Recycled fibres must continue to improve, both in terms of quality and production costs, so that they can compete with virgin resources. Ideally there should be more incentives to recycle and buy recycled materials, for producers and consumers alike. Brands and manufacturers need to ensure products are suitable for recycling from the design stage, which for now could include measures such as only using recycled fabrics and mono-materials (blended fabrics are more likely to end up in landfill while chemical recycling is not yet commercially viable); making sure that the sewing thread is of the same fibre composition as the rest of the garment; forgoing dyes, finishes and prints that carry toxic chemicals; and cutting down on hard-to-recycle hardware and trims that would need to be removed manually.

Post-consumer waste will also need to be better managed, therefore educating and encouraging consumers to actively participate in recycling is vital. Consumers could help facilitate the sorting process by removing hardware and trims themselves, and separating their used textiles according to colour and fibre type. Drop off points would need to adapt accordingly, while locally-suitable collection schemes that align with national or international recycling facilities must also be established.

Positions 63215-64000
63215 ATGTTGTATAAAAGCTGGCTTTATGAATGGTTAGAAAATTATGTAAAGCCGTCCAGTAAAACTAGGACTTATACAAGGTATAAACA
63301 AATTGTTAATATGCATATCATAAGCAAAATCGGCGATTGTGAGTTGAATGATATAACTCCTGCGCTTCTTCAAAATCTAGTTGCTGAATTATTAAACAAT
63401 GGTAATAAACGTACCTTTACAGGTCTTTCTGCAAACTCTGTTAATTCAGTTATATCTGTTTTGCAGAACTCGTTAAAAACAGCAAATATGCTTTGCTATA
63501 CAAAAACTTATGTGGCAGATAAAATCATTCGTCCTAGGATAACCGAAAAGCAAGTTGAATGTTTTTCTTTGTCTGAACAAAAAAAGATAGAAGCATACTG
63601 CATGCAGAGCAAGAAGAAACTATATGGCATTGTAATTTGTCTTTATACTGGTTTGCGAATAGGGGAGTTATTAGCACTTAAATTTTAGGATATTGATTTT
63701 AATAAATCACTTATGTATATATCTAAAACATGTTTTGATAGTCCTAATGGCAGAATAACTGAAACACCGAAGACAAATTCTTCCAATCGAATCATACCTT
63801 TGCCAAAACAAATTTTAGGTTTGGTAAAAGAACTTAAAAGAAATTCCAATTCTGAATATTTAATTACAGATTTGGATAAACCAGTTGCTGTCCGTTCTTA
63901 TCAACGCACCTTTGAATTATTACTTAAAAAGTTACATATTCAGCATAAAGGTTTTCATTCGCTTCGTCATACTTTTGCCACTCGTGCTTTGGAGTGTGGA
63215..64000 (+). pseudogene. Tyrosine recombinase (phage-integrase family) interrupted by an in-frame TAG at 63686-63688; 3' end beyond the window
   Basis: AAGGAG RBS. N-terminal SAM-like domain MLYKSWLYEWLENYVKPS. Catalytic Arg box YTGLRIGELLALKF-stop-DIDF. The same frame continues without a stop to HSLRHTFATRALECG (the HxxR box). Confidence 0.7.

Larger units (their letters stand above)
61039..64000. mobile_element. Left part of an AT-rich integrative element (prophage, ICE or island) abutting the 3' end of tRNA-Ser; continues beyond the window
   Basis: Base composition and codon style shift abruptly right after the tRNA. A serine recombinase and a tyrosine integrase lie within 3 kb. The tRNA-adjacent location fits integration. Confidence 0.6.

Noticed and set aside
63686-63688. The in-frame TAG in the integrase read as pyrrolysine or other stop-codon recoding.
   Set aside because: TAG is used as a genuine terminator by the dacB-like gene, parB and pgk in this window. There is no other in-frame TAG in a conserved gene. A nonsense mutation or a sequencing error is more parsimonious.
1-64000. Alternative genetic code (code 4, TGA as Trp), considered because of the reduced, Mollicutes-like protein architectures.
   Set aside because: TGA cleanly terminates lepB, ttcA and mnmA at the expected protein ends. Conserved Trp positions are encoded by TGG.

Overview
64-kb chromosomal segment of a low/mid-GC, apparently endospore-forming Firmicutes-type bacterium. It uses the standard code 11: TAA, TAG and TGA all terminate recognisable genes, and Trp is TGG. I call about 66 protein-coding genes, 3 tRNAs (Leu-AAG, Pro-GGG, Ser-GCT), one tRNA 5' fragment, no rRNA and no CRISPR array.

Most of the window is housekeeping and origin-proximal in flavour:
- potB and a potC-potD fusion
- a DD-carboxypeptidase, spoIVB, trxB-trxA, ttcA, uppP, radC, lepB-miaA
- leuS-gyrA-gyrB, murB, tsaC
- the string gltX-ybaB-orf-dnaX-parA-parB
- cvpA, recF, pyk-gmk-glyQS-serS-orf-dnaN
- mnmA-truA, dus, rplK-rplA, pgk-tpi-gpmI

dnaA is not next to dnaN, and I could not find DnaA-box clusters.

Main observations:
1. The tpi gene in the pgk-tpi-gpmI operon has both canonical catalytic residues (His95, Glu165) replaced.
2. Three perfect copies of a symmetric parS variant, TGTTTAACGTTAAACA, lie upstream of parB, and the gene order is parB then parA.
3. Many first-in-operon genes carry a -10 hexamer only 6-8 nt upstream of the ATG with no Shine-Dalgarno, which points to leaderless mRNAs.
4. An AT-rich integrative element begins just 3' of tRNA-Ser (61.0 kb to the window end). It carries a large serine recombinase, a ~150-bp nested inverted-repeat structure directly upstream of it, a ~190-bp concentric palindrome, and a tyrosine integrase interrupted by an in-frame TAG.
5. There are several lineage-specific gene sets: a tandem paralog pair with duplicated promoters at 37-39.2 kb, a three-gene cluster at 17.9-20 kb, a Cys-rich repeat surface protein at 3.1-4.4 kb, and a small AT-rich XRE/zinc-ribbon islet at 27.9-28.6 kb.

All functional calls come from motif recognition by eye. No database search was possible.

Written by Mairi Hare as part of a collaboration between Sourcebook GmbH and Texpertise Network.

Photo: Bicanski